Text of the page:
Intact protein folding in the glutathione-depleted endoplasmic reticulum implicates alternative protein thiol reductants.

Tsunoda S, Avezov E, Zyryanova A, Konno T, Mendes-Silva L, Pinho Melo E, Harding HP, Ron D - Elife (2014)

Analysis of the substrate binding properties of ChaC1.(A) Absorbance spectrum of ChaC1-mCherry, Oregon Green (OG), and Oregon green-labeled ChaC1-mCherry. (B) Absorbance profile of size-exclusion chromatogram of Oregon green-labeled ChaC1 mCherry. Note the coincidence of the absorption peak for protein (280 nm), Oregon Green (496 nm) and mCherry (587 nm) (C) FRET signal of an enzymatically inactive OG-ChaC1E116Q-Cherry probe upon exposure to varying concentrations of reduced glutathione. Note the mono-phasic change in FRET signal, consistent with inability of the mutant enzyme to break down glutathione and the contrast with wild-type OG-ChaC1-mCherry (Figure 1D). (D) Graph of the relationship between the steady-state FRET signal of the OG-ChaC1E116Q-Cherry probe and the concentration of reduced glutathione (GSH).DOI:http://dx.doi.org/10.7554/eLife.03421.004
© Copyright Policy - open-access
Related In: Results  -  Collection

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getmorefigures.php?uid=PMC4109312&req=5

fig1s1: Analysis of the substrate binding properties of ChaC1.(A) Absorbance spectrum of ChaC1-mCherry, Oregon Green (OG), and Oregon green-labeled ChaC1-mCherry. (B) Absorbance profile of size-exclusion chromatogram of Oregon green-labeled ChaC1 mCherry. Note the coincidence of the absorption peak for protein (280 nm), Oregon Green (496 nm) and mCherry (587 nm) (C) FRET signal of an enzymatically inactive OG-ChaC1E116Q-Cherry probe upon exposure to varying concentrations of reduced glutathione. Note the mono-phasic change in FRET signal, consistent with inability of the mutant enzyme to break down glutathione and the contrast with wild-type OG-ChaC1-mCherry (Figure 1D). (D) Graph of the relationship between the steady-state FRET signal of the OG-ChaC1E116Q-Cherry probe and the concentration of reduced glutathione (GSH).DOI:http://dx.doi.org/10.7554/eLife.03421.004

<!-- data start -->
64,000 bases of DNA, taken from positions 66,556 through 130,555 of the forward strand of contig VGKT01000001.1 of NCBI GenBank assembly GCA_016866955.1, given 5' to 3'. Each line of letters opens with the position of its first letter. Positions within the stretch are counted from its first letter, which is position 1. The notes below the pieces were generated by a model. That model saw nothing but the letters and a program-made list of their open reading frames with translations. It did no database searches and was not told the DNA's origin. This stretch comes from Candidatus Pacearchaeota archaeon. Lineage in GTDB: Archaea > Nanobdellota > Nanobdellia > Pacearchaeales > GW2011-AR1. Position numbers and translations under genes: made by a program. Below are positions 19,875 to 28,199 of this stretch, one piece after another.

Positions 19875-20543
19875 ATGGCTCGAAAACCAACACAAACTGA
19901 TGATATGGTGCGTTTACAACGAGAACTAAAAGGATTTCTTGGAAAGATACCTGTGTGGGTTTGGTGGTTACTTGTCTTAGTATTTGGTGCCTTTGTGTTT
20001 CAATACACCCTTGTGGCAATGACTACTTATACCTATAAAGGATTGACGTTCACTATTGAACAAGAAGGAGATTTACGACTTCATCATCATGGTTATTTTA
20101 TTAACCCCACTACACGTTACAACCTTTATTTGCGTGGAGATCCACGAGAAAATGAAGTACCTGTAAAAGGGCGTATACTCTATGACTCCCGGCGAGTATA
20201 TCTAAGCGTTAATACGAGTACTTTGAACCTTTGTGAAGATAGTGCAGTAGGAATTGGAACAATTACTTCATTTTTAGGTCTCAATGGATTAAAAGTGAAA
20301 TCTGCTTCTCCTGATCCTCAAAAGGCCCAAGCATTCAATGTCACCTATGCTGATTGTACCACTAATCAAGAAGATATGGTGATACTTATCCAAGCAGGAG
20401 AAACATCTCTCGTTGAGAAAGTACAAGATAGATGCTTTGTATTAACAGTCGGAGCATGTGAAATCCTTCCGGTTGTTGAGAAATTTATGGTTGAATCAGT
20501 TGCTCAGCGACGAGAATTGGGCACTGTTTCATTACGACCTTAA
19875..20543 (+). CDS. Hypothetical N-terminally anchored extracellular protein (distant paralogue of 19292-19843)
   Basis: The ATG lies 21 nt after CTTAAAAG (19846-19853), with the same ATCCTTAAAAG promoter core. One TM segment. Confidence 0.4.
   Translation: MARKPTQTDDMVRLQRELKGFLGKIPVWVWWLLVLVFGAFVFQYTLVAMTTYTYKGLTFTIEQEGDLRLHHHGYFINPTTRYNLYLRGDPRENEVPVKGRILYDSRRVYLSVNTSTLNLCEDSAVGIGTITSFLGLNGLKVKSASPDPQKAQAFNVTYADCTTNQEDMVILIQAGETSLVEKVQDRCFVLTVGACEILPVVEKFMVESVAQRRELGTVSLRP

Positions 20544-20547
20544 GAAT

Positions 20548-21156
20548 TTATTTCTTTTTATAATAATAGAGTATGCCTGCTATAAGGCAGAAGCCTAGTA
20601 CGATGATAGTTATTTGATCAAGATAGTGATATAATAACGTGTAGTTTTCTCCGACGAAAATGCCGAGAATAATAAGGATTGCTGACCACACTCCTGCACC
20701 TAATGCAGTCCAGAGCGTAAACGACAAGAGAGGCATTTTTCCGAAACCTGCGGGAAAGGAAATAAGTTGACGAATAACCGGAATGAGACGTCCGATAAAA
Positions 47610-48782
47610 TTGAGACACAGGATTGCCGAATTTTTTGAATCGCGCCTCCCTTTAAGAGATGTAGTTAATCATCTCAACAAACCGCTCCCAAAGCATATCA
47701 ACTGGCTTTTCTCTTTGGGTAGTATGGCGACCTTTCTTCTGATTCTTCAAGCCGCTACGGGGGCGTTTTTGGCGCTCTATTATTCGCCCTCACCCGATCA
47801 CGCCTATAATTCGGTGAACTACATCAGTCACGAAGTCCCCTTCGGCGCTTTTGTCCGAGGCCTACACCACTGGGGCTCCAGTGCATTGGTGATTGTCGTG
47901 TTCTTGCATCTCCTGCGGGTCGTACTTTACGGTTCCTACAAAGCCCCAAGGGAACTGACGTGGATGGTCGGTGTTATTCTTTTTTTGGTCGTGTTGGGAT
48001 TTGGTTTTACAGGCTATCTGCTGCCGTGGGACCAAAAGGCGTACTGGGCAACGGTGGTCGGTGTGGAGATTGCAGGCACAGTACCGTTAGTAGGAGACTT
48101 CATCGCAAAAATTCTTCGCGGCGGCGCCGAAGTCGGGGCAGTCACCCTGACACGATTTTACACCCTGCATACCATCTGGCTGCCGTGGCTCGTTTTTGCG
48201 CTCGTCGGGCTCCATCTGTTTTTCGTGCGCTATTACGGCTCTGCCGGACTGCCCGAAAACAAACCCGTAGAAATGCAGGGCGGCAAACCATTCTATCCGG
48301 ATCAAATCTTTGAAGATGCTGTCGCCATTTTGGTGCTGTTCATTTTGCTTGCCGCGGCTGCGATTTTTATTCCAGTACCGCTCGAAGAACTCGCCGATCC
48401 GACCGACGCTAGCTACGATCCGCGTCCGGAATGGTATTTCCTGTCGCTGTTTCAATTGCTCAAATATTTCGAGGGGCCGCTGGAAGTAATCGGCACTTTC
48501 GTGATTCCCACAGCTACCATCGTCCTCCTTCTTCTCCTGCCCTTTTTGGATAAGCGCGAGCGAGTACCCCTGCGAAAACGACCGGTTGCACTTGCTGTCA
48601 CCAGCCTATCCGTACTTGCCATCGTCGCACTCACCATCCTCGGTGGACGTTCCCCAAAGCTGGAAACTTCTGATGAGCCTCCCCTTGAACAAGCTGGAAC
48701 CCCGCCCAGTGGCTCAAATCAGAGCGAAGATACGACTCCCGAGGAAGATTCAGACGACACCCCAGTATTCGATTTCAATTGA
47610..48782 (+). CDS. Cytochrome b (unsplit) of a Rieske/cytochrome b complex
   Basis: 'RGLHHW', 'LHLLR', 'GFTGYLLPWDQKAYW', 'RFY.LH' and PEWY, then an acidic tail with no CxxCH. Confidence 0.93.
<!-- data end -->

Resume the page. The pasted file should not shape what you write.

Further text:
Mentions: Kumar et al. recently reported that the mammalian pro-apoptotic gene ChaC1 encodes a glutathione-specific γ-glutamyl cyclotransferase that efficiently degrades glutathione (Kumar et al., 2012). We confirmed their observations by measuring the ability of purified murine ChaC1 (expressed in E. coli) to degrade glutathione in vitro: At submicromolar enzyme concentrations, recombinant ChaC1 was able to degrade a 10 mM solution of reduced glutathione within 1 hr (Figure 1A). The enzymatic activity was selective towards reduced glutathione (GSH) (Figure 1B). The inability of oxidized glutathione (GSSG) to serve as a substrate for degradation correlated with its inability to bind a Chac1-based optical probe whose fluorescent resonance energy transfer (FRET) signal reflects substrate binding (Figure 1C–D and Figure 1—figure supplement 1). An E116Q mutation abolished all enzymatic activity (Figure 1E), as observed previously (Kumar et al., 2012).10.7554/eLife.03421.003Figure 1.ChaC1 efficiently and selectively degrades reduced glutathione.

Bottom Line: Protein folding homeostasis in the endoplasmic reticulum (ER) requires efficient protein thiol oxidation, but also relies on a parallel reductive process to edit disulfides during the maturation or degradation of secreted proteins.ChaC1(CtoS) purged the ER of glutathione eliciting the expected kinetic defect in oxidation of an ER-localized glutathione-coupled Grx1-roGFP2 optical probe, but had no effect on the disulfide editing-dependent maturation of the LDL receptor or the reduction-dependent degradation of misfolded alpha-1 antitrypsin.Furthermore, glutathione depletion had no measurable effect on induction of the unfolded protein response (UPR); a sensitive measure of ER protein folding homeostasis.

View Article: PubMed Central - PubMed

Affiliation: Cambridge Institute for Medical Research, University of Cambridge, Cambridge, United Kingdom Wellcome Trust MRC Institute of Metabolic Science, Cambridge, United Kingdom NIHR Cambridge Biomedical Research Centre, Cambridge, United Kingdom.

No MeSH data available.


Related in: MedlinePlus